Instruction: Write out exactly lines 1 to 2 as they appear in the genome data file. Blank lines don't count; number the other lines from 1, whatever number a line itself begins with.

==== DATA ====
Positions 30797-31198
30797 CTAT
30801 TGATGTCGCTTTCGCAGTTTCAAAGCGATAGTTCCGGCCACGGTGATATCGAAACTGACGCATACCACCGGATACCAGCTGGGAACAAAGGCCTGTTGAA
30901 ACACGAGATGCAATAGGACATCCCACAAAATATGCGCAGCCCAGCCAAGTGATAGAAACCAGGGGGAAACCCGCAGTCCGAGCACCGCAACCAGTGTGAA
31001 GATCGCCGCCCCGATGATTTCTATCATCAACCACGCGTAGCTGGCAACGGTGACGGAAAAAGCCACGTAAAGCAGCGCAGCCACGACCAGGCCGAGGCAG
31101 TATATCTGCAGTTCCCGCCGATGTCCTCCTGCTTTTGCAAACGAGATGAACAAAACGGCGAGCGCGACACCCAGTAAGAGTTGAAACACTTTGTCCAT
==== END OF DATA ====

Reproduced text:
Positions 30797-31198
30797 CTAT